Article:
Africa, Headlines

SIERRA LEONE: Tighten Security to Curb Drug Trafficking

Lansana Fofana

FREETOWN, Jul 25 2008 (IPS) - Nineteen suspects, including eight men from Colombia and Venezuela, have appeared before a Freetown High Court on charges of smuggling illegal drugs into the country.

The court appearance follows the seizure of a Venezuelan-registered aircraft on July 13, when it crash-landed unannounced at Sierra Leone's international airport. The crew abandoned the aircraft and fled in a vehicle which had crashed through a fence to get them. But they were caught shortly after by state security. A total of 45 suspects will be prosecuted on charges that also include unlawful possession of firearms and malicious damage to government property.

Since civil war broke out in the early 1990s, Sierra Leone has been used as a transit point for traffickers in hard drugs like cocaine and heroin from South America to Europe and the United States. In just the last eight months, dozens of arrests have been made at the airport, involving British, American, Nigerian, Dutch and Asian nationals. Many more have managed to escape with the alleged collusion of airport officials and security operatives.

"It is a serious national security problem," says Francis Munu, the assistant inspector general of police. "We have made several arrests but the fact is, the airport lacks adequate surveillance equipment to deal with the problem."

Munu says the airport requires sophisticated modern techniques like metal detectors and sniffer dogs and that the security forces at the airport must be armed with the necessary logistics to deal with this highly co-ordinated network of drug smuggling.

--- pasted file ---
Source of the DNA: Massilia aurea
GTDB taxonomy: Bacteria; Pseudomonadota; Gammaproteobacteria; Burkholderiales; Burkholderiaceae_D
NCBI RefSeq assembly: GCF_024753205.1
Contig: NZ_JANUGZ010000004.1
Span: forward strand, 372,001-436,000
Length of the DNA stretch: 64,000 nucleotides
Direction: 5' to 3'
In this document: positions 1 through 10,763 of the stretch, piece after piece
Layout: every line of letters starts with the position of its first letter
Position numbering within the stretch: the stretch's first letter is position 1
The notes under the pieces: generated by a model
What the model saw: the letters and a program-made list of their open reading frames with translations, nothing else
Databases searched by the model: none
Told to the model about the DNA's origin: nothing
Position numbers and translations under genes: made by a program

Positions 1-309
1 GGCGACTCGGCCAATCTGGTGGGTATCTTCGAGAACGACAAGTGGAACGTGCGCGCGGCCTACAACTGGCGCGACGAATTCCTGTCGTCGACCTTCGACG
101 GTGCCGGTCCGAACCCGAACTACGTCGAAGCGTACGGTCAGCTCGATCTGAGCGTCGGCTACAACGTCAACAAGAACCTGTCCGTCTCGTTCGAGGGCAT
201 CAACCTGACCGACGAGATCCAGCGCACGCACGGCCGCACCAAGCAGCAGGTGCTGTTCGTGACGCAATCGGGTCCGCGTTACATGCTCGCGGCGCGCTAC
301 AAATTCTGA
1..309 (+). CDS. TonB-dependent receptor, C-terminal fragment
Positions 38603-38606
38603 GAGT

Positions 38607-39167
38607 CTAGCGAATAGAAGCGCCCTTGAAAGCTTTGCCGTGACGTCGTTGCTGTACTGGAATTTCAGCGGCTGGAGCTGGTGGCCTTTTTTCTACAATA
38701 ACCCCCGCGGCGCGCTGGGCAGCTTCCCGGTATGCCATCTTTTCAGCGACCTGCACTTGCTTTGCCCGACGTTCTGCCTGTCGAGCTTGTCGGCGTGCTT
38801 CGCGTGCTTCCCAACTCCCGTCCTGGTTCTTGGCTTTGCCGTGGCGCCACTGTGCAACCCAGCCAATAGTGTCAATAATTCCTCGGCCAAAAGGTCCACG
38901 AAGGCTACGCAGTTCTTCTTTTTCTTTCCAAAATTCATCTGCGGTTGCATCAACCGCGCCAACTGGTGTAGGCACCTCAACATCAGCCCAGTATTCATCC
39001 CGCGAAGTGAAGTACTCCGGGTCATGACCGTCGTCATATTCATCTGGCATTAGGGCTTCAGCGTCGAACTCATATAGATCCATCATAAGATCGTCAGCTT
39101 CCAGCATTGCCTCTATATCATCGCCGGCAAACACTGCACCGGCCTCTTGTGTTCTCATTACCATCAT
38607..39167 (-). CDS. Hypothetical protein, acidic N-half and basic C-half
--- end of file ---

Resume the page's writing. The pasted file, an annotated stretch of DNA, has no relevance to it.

The drug monitoring agency of the Economic Community of West African States has described both Sierra Leone and Guinea Bissau as the major routes for trans-shipment of hard drugs in the sub-region. In both countries, the security apparatus is weakened by lack of resources, corruption and widespread poverty that makes it easy for traffickers to coopt poorly-paid security personnel.

"Both Guinea Bissau and Sierra Leone share similar histories of conflict with weakened state institutions, massive corruption and poverty," says journalist and social commentator Richie Olu Gordon, "which makes it easy for traffickers to ply their trade through these routes."

Gordon says says Nigeria was foremost in the illegal trans-shipment of narcotics in the 1980s and 1990s, but the breakdown of civil authority in several countries in the region has created an opportunity for drug traffickers.

The laws in Sierra Leone on drugs are pretty lax. No matter the quantity of drugs impounded, a suspect can plead guilty and get off with nothing more than a $1000 fine, or a light prison sentence. This has allowed hundreds to escape the net because drug traffickers are easily able to pay for their release.

Just as the first batch of suspects made their appearance in court on July 24, the country's Attorney General and Minister of Justice, Abdul Serry Kamal, urgently tabled an anti-drugs bill before parliament. The new bill will impose mandatory custodial sentences in all drug cases, and impose tighter security measures at the country's only international airport. The bill is expected to pass into law within a few days, meaning that those standing trial, if convicted, will not escape with just paying fines, according to the attorney general's office.